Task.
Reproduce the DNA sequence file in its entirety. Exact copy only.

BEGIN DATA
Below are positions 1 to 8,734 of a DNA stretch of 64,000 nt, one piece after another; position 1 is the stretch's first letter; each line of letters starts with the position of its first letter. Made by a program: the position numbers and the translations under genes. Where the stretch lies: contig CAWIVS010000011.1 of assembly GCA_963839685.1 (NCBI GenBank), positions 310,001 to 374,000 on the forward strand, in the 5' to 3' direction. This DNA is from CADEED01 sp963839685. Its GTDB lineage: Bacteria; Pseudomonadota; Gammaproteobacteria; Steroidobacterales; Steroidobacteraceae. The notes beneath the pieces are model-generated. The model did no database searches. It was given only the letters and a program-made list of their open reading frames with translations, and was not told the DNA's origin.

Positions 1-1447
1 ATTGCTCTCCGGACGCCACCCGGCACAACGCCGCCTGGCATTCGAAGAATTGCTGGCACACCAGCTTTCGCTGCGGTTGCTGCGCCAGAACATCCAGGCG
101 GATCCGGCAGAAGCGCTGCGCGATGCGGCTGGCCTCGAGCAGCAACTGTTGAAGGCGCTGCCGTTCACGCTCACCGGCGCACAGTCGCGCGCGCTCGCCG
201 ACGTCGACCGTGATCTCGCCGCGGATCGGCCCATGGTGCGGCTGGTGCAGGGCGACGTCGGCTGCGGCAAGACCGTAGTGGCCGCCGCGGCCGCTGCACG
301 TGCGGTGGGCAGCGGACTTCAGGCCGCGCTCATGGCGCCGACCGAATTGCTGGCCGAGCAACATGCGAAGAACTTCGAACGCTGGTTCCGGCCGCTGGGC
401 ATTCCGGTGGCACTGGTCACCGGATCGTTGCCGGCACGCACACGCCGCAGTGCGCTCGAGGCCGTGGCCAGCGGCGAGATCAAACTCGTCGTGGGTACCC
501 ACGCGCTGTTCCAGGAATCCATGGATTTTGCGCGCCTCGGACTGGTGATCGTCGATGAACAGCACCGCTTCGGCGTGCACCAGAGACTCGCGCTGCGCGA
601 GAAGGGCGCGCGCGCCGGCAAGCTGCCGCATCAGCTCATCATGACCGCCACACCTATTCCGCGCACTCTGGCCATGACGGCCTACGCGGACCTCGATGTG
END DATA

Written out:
Below are positions 1 to 8,734 of a DNA stretch of 64,000 nt, one piece after another; position 1 is the stretch's first letter; each line of letters starts with the position of its first letter. Made by a program: the position numbers and the translations under genes. Where the stretch lies: contig CAWIVS010000011.1 of assembly GCA_963839685.1 (NCBI GenBank), positions 310,001 to 374,000 on the forward strand, in the 5' to 3' direction. This DNA is from CADEED01 sp963839685. Its GTDB lineage: Bacteria; Pseudomonadota; Gammaproteobacteria; Steroidobacterales; Steroidobacteraceae. The notes beneath the pieces are model-generated. The model did no database searches. It was given only the letters and a program-made list of their open reading frames with translations, and was not told the DNA's origin.

Positions 1-1447
1 ATTGCTCTCCGGACGCCACCCGGCACAACGCCGCCTGGCATTCGAAGAATTGCTGGCACACCAGCTTTCGCTGCGGTTGCTGCGCCAGAACATCCAGGCG
101 GATCCGGCAGAAGCGCTGCGCGATGCGGCTGGCCTCGAGCAGCAACTGTTGAAGGCGCTGCCGTTCACGCTCACCGGCGCACAGTCGCGCGCGCTCGCCG
201 ACGTCGACCGTGATCTCGCCGCGGATCGGCCCATGGTGCGGCTGGTGCAGGGCGACGTCGGCTGCGGCAAGACCGTAGTGGCCGCCGCGGCCGCTGCACG
301 TGCGGTGGGCAGCGGACTTCAGGCCGCGCTCATGGCGCCGACCGAATTGCTGGCCGAGCAACATGCGAAGAACTTCGAACGCTGGTTCCGGCCGCTGGGC
401 ATTCCGGTGGCACTGGTCACCGGATCGTTGCCGGCACGCACACGCCGCAGTGCGCTCGAGGCCGTGGCCAGCGGCGAGATCAAACTCGTCGTGGGTACCC
501 ACGCGCTGTTCCAGGAATCCATGGATTTTGCGCGCCTCGGACTGGTGATCGTCGATGAACAGCACCGCTTCGGCGTGCACCAGAGACTCGCGCTGCGCGA
601 GAAGGGCGCGCGCGCCGGCAAGCTGCCGCATCAGCTCATCATGACCGCCACACCTATTCCGCGCACTCTGGCCATGACGGCCTACGCGGACCTCGATGTG